Des. Is't possible? Oth. 'Tis true: There's Magicke in the web of it: A Sybill that had numbred in the world The Sun to course, two hundred compasses, In her Prophetticke furie sow'd the Worke: The Wormes were hallowed, that did breede the Silke, And it was dyde in Mummey, which the Skilfull Conseru'd of Maidens hearts

Des. Indeed? Is't true? Oth. Most veritable, therefore looke too't well

Des. Then would to Heauen, that I had neuer seene't? Oth. Ha? wherefore? Des. Why do you speake so startingly, and rash? Oth. Is't lost? Is't gon? Speak, is't out o'th' way? Des. Blesse vs

Oth. Say you? Des. It is not lost: but what and if it were? Oth. How? Des. I say it is not lost

Oth. Fetcht, let me see't

Des. Why so I can: but I will not now: This is a tricke to put me from my suite, Pray you let Cassio be receiu'd againe

Oth. Fetch me the Handkerchiefe, My minde mis-giues

Des. Come, come: you'l neuer meete a more sufficient man

Oth. The Handkerchiefe

Des. A man that all his time Hath founded his good Fortunes on your loue; Shar'd dangers with you

Oth. The Handkerchiefe

Des. Insooth, you are too blame

Oth. Away.

Exit Othello.

Aemil. Is not this man iealious? Des. I neu'r saw this before. Sure, there's some wonder in this Handkerchiefe, I am most vnhappy in the losse of it. Aemil. 'Tis not a yeare or two shewes vs a man: They are all but Stomackes, and we all but Food, They eate vs hungerly, and when they are full They belch vs. Enter Iago, and Cassio.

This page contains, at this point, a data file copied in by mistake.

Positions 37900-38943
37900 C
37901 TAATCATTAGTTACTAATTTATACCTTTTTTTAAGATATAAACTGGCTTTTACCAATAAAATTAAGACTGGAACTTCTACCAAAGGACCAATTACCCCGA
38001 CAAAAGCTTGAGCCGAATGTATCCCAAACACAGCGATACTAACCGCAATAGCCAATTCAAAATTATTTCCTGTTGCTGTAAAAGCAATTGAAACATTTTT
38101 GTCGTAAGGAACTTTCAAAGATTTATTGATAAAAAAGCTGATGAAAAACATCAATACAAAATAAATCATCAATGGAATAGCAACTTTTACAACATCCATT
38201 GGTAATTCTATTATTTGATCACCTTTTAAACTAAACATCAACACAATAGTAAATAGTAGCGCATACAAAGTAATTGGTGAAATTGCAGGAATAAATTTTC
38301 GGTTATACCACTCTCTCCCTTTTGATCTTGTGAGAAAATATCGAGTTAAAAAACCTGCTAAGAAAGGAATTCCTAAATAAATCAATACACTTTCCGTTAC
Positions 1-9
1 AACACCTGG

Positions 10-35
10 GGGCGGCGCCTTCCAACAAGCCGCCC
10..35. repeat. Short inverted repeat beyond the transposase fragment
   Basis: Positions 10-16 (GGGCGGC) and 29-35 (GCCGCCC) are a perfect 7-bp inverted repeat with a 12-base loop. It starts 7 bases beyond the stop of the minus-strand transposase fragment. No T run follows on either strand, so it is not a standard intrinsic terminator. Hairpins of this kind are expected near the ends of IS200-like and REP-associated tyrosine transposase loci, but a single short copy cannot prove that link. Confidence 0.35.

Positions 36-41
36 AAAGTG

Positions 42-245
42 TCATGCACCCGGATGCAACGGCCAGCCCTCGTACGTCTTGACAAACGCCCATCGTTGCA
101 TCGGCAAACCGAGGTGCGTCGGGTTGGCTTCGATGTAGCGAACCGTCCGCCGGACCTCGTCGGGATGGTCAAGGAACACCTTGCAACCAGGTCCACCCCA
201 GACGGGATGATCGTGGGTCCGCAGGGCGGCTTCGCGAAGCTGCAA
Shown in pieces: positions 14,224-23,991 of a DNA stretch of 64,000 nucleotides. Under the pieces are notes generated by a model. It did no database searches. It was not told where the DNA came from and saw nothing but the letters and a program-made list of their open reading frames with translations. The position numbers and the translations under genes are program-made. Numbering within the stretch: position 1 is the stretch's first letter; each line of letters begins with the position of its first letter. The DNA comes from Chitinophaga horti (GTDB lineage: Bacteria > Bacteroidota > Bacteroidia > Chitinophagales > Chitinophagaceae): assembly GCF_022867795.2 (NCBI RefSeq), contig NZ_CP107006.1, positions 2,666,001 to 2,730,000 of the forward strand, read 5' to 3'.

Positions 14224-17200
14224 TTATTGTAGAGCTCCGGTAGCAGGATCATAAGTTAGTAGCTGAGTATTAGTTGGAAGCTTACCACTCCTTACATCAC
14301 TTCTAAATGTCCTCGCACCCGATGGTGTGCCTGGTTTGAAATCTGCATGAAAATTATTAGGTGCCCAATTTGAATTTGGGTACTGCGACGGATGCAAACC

Looke you, Cassio and my Husband

Iago. There is no other way: 'tis she must doo't: And loe the happinesse: go, and importune her

Des. How now (good Cassio) what's the newes with you? Cassio. Madam, my former suite. I do beseech you, That by your vertuous meanes, I may againe Exist, and be a member of his loue, Whom I, with all the Office of my heart Intirely honour, I would not be delayd. If my offence, be of such mortall kinde, That nor my Seruice past, nor present Sorrowes, Nor purpos'd merit in futurity, Can ransome me into his loue againe, But to know so, must be my benefit: So shall I cloath me in a forc'd content, And shut my selfe vp in some other course To Fortunes Almes

Des. Alas (thrice-gentle Cassio) My Aduocation is not now in Tune; My Lord, is not my Lord; nor should I know him, Were he in Fauour, as in Humour alter'd. So helpe me euery spirit sanctified, As I haue spoken for you all my best, And stood within the blanke of his displeasure For my free speech. You must awhile be patient: What I can do, I will: and more I will Then for my selfe, I dare. Let that suffice you

Iago. Is my Lord angry? Aemil. He went hence but now: And certainly in strange vnquietnesse

Iago. Can he be angry? I haue seen the Cannon When it hath blowne his Rankes into the Ayre, And like the Diuell from his very Arme Puff't his owne Brother: And is he angry? Something of moment then: I will go meet him, There's matter in't indeed, if he be angry.


Des. I prythee do so. Something sure of State, Either from Venice, or some vnhatch'd practise Made demonstrable heere in Cyprus, to him, Hath pudled his cleare Spirit: and in such cases, Mens Natures wrangle with inferiour things, Though great ones are their obiect. 'Tis euen so. For let our finger ake, and it endues Our other healthfull members, euen to a sense Of paine. Nay, we must thinke men are not Gods, Nor of them looke for such obseruancie As fits the Bridall. Beshrew me much, aemilia, I was (vnhandsome Warrior, as I am) Arraigning his vnkindnesse with my soule: But now I finde, I had suborn'd the Witnesse, And he's Indited falsely. Aemil. Pray heauen it bee State matters, as you thinke, and no Conception, Nor no Iealious Toy, concerning you

William Shakespeare
Classic Literature Library

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